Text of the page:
I have a platonic female friend who has everything a woman could ask for: good looks, her health, nice career, great husband, a new baby who’s so cute that looking directly at her could cause temporary blindness. She’s got everything she could want with the exception of me, since I only have eyes for my own Sweet Irish Rose.
Nevertheless, this friend has spent the last several days furiously stalking (Q: Is there any other way to stalk?) one of her exes on Facebook. Specifically, the Facebook photos of her ex’s wedding. It seems this guy she used to go out with just got happily married, which has her in distress. In spite of the fact that she’s got a great family. And they broke up NINE years ago. And she dumped him.
Now this struck me as odd, even though one of the formative moments in my life was my brother Bill explaining to me, “No matter how much you like a woman and think you understand her, there are gonna be moments where you’ll be saying to yourself ‘WTF was THAT all about???’ ” It was a lesson I took to heart.
Even still, I had to ask my lady friend why she would care that one old ex of hers seems to have moved on and gotten happily married after all these years. And she explained it to me, at least to the extent that any woman can explain her own bug-eyed, crazy, irrational behavior. She said she never wants any guy she’s ever dated to get over her, ever. Never ever.
And in a weird way, that makes perfect sense to me. I can relate. I know of what she speaks. Not because I understand women. Who does? I understand because I’m a Boston sports fan.
Seriously, we’ve been there. Great athletes come and go from this town all the time. Some leave because they want to. Some because they were sent packing. Some on good terms. Some, not so good. And some are chased out of town by villagers carrying pitchforks and torches. And the one thing they all have in common is I don’t want them to ever get over us.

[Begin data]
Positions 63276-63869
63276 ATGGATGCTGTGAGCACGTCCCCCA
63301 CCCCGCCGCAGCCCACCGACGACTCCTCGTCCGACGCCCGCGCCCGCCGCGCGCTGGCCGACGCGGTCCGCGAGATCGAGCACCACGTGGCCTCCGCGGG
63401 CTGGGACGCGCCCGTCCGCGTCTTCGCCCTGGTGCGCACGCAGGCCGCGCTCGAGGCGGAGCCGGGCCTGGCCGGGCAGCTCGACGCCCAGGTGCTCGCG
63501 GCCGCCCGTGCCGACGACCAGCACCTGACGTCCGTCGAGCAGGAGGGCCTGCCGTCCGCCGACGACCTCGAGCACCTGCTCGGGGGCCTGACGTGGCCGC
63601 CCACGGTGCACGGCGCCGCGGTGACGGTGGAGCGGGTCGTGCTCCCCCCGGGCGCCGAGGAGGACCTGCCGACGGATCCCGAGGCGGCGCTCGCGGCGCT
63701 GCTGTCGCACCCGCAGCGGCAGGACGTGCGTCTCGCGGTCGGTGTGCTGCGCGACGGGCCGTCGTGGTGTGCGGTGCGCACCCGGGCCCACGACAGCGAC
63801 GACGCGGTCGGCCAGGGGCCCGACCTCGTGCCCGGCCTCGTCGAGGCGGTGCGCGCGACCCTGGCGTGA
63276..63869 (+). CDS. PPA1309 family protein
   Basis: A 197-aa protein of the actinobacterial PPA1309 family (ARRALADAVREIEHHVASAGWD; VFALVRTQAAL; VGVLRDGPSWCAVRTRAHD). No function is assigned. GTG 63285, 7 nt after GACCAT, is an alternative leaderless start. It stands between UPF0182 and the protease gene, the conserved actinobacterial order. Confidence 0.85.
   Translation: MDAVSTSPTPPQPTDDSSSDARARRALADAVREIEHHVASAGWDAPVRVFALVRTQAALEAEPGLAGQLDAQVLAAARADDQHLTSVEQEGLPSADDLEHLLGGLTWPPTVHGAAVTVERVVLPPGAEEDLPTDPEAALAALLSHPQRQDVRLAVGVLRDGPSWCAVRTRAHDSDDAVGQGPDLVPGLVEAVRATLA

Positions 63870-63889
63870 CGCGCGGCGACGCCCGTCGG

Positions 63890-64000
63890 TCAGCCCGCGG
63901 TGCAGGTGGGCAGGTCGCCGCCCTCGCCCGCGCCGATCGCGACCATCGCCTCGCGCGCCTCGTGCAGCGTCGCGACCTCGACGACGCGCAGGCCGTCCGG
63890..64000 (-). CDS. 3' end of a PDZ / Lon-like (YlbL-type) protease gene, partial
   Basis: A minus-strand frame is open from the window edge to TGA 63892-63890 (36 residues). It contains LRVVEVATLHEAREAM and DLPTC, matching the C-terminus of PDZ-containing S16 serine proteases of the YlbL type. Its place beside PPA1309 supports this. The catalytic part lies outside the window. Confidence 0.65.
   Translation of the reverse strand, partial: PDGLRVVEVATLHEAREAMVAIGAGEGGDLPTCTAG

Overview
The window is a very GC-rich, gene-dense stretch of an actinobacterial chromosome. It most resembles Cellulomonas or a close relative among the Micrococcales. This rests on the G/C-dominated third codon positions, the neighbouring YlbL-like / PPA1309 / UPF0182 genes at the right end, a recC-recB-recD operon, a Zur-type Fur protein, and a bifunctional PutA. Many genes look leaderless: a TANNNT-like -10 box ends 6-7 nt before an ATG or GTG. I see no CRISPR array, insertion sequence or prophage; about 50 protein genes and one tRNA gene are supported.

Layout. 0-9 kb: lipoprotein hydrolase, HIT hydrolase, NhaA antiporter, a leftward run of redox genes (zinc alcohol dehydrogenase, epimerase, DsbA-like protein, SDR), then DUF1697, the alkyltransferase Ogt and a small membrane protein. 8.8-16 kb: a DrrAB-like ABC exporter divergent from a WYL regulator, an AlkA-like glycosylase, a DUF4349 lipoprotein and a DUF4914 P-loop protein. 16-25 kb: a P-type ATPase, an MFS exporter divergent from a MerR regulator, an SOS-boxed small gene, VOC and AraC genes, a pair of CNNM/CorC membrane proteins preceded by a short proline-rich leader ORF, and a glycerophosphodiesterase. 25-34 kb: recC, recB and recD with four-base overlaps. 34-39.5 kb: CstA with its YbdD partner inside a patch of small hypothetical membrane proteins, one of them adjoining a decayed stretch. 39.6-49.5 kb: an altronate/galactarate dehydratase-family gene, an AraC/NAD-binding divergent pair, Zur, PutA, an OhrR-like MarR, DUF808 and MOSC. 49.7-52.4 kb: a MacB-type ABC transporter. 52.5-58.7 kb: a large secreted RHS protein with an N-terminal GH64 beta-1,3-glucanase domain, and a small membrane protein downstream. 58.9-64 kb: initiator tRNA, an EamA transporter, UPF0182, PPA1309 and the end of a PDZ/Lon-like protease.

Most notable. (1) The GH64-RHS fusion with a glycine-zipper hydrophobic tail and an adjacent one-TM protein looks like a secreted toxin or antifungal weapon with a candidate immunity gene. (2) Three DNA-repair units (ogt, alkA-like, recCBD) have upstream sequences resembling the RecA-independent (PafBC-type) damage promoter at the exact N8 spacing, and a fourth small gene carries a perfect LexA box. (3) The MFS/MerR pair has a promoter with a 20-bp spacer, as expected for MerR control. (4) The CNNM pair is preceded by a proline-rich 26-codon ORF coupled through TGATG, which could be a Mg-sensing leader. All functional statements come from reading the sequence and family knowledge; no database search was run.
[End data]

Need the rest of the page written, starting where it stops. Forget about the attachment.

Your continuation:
And this was never made clearer than this past week when our most recent messy breakup, Randy Moss, proved that he wishes he’d never walked out on us.
In case you somehow missed it, a Tennessee radio show last week took a call from a guy identifying himself as “Woody from Nashville,” who proceeded to rip Titans coach Jeff Fisher a new sphincter and insist he be fired. Now, every sports talk show in America takes 10 calls a day when some anonymous nitwit wants someone fired. But this particular call was different because “Woody” sounded exactly, exactly, like Randy Moss. Granted, no one has proven it was. Or admitted it. But neither the Titans nor Randy himself has gone on record denying it was him, either.
So as a shameless Patriots homer, I’m going to believe Woody is Moss for the same reason I believe somewhere out there exists a Scarlett Johannson sex tape: I believe it because I want to believe it.
Just like my platonic friend. I want to believe that Randy Moss is miserable without me. Without you. Without us. I harbor no ill will toward Randy. I look back at all that he accomplished in New England and I’m sincerely grateful. Over 3 1/4 seasons, he was productive, a decent citizen and a good teammate. And just as important, he kept his inner crazy where it belonged: suppressed deep, deep down inside him so it could form a little ball of rage that would grow over time then come out later and destroy some other team from within.
And I’ve gotten my wish. Moss is miserable. He does wish he never left. He can’t get over us. For almost four record-setting seasons he was part of something special. He was part of a great organization doing extraordinary things. He was appreciated. He played before a packed house every week in front of rabid fans who adored him. But he chose to turn his back on us and leave in search of something better.